Participation from European institutional investors increased substantially in Advent International’s new €2.5bn (US$3.3bn) global buyout fund.
European institutions accounted for 38% of the 86 investors in GPE V, which closed earlier this week. This compares with participation of around a quarter in GPE IV, the preceding US$1.9bn global fund that closed in 2001.
Will Schmidt, a London-based managing director at Advent, recognised that private equity allocations to European institutional investors had been growing over the last few years due to low equity markets and new entrants into the asset class.
“It is a benefit to have more European investors in our fund,” Schmidt said. “We run a global franchise, but we will be targeting around two-thirds of our new investment towards Europe, where restructuring opportunities make for natural deal flow. There is also less competition for investment in growth companies in Europe than in the US.”
North American investors make up 46% of the new fund, with Asian and Middle Eastern investors accounting for 16%. The fund was launched last October with a €1.75bn target and was allocated at the end of January. The fund was oversubscribed to the tune of €4bn, but was capped at €2.5bn to avoid strategy drift.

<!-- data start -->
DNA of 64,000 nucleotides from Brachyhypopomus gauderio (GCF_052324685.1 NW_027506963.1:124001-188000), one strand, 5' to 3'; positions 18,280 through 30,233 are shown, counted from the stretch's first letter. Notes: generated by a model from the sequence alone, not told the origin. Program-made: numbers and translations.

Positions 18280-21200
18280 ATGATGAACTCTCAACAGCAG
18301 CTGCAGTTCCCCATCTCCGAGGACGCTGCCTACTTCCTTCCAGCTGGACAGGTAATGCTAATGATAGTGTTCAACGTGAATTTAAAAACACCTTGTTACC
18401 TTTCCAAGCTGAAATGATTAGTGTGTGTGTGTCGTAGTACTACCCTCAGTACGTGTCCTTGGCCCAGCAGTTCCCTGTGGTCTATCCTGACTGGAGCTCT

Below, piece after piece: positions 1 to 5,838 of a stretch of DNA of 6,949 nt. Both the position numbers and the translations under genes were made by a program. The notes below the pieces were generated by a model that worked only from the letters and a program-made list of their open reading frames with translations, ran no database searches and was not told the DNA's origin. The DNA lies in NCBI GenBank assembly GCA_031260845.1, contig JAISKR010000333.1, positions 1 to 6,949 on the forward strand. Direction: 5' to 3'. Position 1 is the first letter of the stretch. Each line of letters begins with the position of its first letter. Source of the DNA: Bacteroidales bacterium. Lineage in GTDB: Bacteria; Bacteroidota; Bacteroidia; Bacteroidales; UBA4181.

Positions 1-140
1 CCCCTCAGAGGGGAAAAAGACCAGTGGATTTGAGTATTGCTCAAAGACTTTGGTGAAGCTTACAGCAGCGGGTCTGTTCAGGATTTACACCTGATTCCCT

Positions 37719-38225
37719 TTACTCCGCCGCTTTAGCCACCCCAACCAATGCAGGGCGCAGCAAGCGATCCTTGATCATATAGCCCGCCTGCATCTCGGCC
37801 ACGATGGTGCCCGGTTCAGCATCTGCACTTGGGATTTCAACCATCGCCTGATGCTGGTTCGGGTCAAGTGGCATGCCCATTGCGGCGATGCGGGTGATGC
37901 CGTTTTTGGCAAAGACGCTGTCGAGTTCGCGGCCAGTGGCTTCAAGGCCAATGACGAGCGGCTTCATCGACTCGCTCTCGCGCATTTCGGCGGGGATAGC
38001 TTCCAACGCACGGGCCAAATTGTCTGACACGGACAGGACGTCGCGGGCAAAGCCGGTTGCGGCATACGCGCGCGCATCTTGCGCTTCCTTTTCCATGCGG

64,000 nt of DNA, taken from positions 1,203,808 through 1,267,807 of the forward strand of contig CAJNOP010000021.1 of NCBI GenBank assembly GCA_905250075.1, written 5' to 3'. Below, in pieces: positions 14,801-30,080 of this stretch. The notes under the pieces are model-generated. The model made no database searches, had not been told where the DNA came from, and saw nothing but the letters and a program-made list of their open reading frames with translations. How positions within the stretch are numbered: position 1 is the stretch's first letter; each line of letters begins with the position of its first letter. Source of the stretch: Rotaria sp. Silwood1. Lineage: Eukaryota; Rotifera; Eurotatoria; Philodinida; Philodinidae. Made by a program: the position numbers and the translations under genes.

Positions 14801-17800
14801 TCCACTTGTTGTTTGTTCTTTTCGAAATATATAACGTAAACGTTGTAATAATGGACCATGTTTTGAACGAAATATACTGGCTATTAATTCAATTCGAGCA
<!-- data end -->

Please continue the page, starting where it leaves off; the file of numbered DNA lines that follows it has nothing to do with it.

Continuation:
“It became clear in the course of our conversations that investors had a clear view on the appropriate size of the fund. They want us to maintain our clear focus on the middle market,” Schmidt said.
The fund has the flexibility to solely underwrite deals of up to €1bn enterprise value, however.
Eight of the largest investors in the fund are GIC Special Investments, Canada Pension Plan Investment Board, AlpInvest Partners, State of Michigan Retirement Systems, funds managed by Standard Life, Pantheon clients, Partners Group-advised clients and California Public Employees’ Retirement Group.
Market sources said that Advent had achieved a good result. Advent has benefited as historical pan-European competitors BC Partners and Permira have moved upmarket, reducing its major rivals in the middle market to firms including Bridgepoint and Barclays Private Equity.
Barclays and Bridgepoint have recently closed respective €1.65bn and €2.5bn funds. Both of these also attracted strong support. Investors are concerned about being locked out of the current middle-market fund cycle.
Investors also recognised that Advent had solidified its European identity since its last fundraising and maintained a stable level of returns.